On Wednesday of last week, I moderated a panel entitled “Making Your Mark” at this year’s Latin Mixx Conference.
The conference, now in its 5th year, is half entertainment summit, half information session and attracts a pretty varied audience of DJs, artists, and industry folk. To kick off the panel, I delivered a presentation (available below) covering a few areas of interest including: personal branding, the marketing and publishing landscape, and the role that today’s public-facing entertainer must play to thrive in the modern information economy.
To be successful in today’s business climate and attract the attention of brands and marketers, artists must fulfill the role of “Culture Creator.”
Establishing a dominant position in today’s entertainment and marketing environment requires one to vision going above and beyond the traditional, formulaic processes that comprise the bulk of today’s vapid, cookie-cutter landscape. Here are a few traits that the Culture Creator must embody, and inherently value:
Telling New Stories
Sometimes it feels like there is nothing new under the sun, but make something your own. Make it unique to you and your values. Revisit emotional territory that your FFF (friends/followers/fans) had once been emotionally invested in and reinterpret it. As Mark Pollard puts it in a brilliant blog post titled, “Why Strategists Should Make Stuff”, stories are currency; building a construct in which your content manifests values that are important to you and your community is a very important aspect to the process that cannot be ignored.
If It Doesn’t Exist, Build It
There will always be the idealists that can apply a prophetic eye towards culture and assist in the ushering in of “what’s next” by creating the mechanisms for those things to happen. This can include content platforms that begin digitally and then extend into the analog world. These people might not make total sense at first, and run the risk of being labeled disruptive, but, over time, their position shifts from the ‘idea advocate’ to the conduit through which the subsequent content, ideas, and themes are realized. To quote Jay-Z (as I frequently do), “I used to beat that block…. now I BE the block.” Fluidity is also very key to advancing one’s brand, as avoiding volatility and progression is an exercise in futility.
“Matrix Moments” of Clarity
Remember the classic scene at the end of the first Matrix, where Neo realizes he’s “The One” and proceeds to predict the karate moves of the agents because he visualized everything? We can do that now. The ability to navigate, and qualitatively extract patterns has become a phenomenon that is available to everyone with the advent of the open web. There isn’t a specific formula for developing those sensibilities- it is simply a function of paying attention and digging deeper (at ANET, we preach “the why before the what”) into the things that are relative to what you want to create. Those who work to develop a second-nature mastery will advance, those who bypass will fall to the wayside.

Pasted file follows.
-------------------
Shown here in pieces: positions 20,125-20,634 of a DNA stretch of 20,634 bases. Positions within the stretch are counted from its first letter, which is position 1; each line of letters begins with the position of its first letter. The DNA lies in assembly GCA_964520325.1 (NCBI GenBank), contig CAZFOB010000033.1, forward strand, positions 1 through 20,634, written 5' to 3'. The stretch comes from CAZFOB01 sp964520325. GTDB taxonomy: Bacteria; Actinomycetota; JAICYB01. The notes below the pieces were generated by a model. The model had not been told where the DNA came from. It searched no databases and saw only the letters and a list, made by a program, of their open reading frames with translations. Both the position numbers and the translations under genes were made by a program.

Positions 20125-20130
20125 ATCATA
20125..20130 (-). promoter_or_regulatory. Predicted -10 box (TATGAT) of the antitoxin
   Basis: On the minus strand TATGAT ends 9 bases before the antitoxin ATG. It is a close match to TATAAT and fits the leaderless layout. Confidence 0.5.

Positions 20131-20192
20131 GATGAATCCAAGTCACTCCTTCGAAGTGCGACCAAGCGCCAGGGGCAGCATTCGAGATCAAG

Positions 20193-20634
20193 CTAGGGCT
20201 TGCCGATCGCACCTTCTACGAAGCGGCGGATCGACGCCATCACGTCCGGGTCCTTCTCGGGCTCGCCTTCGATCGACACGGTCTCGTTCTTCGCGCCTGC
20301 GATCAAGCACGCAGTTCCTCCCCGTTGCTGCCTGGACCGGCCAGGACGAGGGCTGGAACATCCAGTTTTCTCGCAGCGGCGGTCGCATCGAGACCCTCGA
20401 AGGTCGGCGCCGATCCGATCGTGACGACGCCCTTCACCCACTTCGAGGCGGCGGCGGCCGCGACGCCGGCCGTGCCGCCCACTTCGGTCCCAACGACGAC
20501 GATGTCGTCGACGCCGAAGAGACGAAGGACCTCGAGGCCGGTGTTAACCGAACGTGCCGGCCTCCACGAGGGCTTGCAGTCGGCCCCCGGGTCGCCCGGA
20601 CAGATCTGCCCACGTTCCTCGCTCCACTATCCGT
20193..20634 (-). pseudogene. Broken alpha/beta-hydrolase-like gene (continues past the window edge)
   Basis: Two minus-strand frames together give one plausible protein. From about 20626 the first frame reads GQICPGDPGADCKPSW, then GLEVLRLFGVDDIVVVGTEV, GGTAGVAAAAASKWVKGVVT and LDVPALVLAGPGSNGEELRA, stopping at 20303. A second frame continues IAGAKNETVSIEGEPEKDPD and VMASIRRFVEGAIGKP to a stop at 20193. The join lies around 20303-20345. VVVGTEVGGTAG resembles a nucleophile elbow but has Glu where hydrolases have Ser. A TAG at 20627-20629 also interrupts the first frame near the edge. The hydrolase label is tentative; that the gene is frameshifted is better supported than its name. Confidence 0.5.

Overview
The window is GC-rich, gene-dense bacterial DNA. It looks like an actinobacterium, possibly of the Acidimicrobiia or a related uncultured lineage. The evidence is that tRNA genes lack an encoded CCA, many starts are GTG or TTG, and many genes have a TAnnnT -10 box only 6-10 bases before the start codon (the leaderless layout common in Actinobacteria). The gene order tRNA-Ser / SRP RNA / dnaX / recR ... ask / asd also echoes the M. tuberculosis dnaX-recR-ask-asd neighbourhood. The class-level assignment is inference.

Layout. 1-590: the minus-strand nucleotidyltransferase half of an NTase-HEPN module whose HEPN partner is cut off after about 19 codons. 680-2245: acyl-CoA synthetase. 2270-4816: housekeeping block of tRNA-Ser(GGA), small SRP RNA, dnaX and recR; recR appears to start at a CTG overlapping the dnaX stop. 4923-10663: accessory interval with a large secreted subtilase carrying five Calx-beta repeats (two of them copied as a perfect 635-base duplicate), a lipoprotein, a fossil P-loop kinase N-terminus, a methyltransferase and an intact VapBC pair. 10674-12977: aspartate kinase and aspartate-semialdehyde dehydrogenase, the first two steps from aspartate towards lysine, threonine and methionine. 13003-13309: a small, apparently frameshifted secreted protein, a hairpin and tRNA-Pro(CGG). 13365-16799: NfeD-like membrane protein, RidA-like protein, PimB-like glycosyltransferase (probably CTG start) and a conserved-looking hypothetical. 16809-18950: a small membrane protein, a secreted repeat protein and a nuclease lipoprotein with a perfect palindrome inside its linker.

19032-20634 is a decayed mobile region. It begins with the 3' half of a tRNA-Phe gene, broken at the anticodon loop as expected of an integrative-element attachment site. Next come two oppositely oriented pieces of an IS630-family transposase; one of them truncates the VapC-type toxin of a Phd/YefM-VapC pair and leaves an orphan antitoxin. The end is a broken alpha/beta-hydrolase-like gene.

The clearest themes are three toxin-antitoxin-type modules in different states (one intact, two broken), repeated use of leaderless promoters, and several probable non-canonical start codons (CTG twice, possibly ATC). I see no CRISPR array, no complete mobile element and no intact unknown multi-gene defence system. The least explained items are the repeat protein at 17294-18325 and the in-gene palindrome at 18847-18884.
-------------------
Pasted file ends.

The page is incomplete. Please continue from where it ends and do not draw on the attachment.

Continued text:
One of the more powerful examples of this phenomenon is Kanye West’s rise to prominence. In the early 2000’s, a pre-iconic Kanye West took the hip-hop world by storm, ultimately driving urban culture towards its current incarnation by aggressively and holistically embodying his vision of where hip-hop was going — not just musically — but philosophically, aesthetically and materialistically as well.
Cognizant of the fact that he could better disrupt the status quo from the inside, Kanye leveraged his position as Jay-Z’s go-to producer to establish himself by trading on his credibility and changing the perception of his role in Jay-Z’s success. “I brought back the soul,” he eloquently raps on The Blueprint 2’s ‘The Bounce.’
By the time Kanye was able to tell his story on his first album in 2004 it was, essentially, already told. Every celebrated hip-hop artist at the time had either already collaborated with Kanye (Ludacris, Lil’ Kim, 50 Cent) or otherwise revived their career by leveraging his distinctive sound (Common, Twista).
His transformation from hip-hop musician to “culture creator” was a byproduct of the fact that he (and his platforms) embody everything that is of value to him. His has successfully leveraged his curatorial voice to actively shape the urban cultural landscape. Be it sartorially (through his collaborative efforts with some of the world’s most influential personal and luxury product brands), materially, or musically (through his G.O.O.D. Music label), Kanye has created the blueprint for the modern “culture creator” role that today’s most successful icon’s embody.
Sure, not everyone has been afforded the marquee opportunities to the same magnitude that Kanye has, but that isn’t to say that artists and entertainment figures (and marketers, to an extent) can’t embody those guiding principles, and bring this weird culture thing to its next chapter.